DAVIS: What other type drugs, Doctor?

WILKINS: Uh, pot, as I recall. Id have to look for the other oneslet me see if I can remember.

DAVIS: Ok, and this person that youve characterized as being about, I think education-wise, second or third grader, did he also indicate to you regarding number of sexual partners he had had?

WILKINS: Yes he did

CROW: Your Honor, I object.

THE COURT: Im sorry?

CROW: I object, your Honor. Can we approach the bench?

THE COURT: All right.


CROW: I fail to see the relevance of talking about sexual partners

(speaking over each other)

DAVIS: Its my understanding that theyve characterized the defendant to be a nearly childlike, mentally slow individual and I think his actions, which are consistent with those of a teenager or those of a more mature individual and including

THE COURT: All right, Ill allow you to ask it in that fashion. Yea, wait a minute

CROW: In response to that, we are all aware of severely mentally retarded people who have (unintelligible)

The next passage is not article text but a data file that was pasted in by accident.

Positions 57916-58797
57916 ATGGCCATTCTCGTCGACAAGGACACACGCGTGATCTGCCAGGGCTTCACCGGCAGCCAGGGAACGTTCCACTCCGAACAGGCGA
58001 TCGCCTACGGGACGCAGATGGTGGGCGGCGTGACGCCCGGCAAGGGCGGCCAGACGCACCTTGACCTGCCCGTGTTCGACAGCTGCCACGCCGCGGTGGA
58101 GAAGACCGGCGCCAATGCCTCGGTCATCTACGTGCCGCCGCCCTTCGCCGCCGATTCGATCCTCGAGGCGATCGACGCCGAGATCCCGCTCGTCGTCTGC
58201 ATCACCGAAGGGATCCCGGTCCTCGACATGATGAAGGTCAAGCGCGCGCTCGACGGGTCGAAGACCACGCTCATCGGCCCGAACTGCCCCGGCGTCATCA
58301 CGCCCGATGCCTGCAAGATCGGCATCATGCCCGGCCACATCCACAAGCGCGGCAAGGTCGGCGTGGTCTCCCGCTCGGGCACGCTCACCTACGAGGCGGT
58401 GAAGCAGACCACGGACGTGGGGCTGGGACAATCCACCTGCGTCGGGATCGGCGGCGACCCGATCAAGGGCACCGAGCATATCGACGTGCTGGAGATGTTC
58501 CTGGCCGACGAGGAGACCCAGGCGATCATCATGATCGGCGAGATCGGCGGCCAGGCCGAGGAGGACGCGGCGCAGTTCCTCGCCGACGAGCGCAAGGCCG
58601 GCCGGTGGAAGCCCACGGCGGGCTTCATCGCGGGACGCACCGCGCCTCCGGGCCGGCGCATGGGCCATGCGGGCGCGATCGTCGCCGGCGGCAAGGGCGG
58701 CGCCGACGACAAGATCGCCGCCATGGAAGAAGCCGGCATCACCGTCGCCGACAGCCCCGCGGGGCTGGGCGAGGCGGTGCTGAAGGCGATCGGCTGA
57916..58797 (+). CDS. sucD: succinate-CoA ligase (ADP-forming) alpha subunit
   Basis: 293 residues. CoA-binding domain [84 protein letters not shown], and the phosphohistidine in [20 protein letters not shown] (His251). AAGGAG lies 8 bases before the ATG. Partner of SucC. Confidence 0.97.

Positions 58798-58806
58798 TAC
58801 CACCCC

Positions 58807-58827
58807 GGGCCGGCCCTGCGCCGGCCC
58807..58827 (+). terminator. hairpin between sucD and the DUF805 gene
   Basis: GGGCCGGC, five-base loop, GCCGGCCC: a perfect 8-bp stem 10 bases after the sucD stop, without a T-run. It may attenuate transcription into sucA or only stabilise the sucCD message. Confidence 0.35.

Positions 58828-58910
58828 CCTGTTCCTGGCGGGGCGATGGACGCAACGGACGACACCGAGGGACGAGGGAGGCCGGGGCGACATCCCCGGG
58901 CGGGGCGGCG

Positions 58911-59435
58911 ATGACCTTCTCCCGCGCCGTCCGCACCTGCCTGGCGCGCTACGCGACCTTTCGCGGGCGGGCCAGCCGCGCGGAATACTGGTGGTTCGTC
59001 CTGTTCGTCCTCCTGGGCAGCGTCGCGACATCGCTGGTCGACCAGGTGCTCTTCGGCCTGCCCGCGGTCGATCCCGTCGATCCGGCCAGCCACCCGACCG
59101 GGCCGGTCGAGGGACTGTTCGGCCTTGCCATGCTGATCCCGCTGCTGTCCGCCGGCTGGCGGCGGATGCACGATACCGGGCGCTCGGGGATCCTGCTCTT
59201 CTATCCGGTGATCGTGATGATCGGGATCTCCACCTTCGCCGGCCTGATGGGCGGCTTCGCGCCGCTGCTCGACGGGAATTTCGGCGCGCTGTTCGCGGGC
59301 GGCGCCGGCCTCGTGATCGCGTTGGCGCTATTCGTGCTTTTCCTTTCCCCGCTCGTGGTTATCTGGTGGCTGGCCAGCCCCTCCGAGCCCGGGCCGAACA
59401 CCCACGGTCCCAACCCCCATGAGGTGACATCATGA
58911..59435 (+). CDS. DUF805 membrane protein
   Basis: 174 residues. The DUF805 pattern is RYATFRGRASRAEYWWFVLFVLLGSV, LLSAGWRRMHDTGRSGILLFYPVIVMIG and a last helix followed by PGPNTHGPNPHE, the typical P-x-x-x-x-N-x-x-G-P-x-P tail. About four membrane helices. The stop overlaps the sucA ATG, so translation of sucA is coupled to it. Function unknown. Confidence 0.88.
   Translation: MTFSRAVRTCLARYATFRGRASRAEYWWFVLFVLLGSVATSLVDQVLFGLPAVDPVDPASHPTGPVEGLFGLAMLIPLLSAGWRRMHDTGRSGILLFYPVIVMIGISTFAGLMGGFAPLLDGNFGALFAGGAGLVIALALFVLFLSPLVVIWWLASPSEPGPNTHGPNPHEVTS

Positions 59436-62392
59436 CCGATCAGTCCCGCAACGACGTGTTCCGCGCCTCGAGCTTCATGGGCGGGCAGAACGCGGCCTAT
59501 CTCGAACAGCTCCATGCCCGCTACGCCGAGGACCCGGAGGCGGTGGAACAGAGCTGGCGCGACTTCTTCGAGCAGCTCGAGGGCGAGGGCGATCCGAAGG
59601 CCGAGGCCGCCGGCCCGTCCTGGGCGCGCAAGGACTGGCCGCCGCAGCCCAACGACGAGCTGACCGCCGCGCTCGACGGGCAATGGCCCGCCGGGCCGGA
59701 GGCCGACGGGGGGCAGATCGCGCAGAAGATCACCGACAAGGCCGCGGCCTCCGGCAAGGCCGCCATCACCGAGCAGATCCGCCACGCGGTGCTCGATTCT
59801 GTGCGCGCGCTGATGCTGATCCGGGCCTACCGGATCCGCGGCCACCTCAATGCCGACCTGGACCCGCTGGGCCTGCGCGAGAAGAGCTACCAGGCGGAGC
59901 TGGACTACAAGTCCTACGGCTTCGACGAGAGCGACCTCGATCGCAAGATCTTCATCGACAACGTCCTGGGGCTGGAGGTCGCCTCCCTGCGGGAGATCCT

(talking over each other)

CROW: Excuse me, if I can finish, that have sexual liaisons. That has nothing to do with truthfulness or

THE COURT: Well, the way hes proffered the question to the Court at the bench here is thats a legitimate premise that he can direct to the doctor and then ask him Is that in conformity with normal adolescent behavior? I mean youre talking about argumentative factor, which you can of course interject.


DAVIS: And Doctor, in your report initially, and Im looking at page three of that report, do you have a copy of it?

WILKINS: Yes I do.

DAVIS: Ok. Jessie advised you that he was a heavy gas huffer for approximately two years?


DAVIS: And that was when he was approximately thirteen or fourteen?

WILKINS: As I recall, yes.

DAVIS: And he also stated that he has used pot, is that correct?


DAVIS: And he also stated that he has been a heavy alcohol user as well?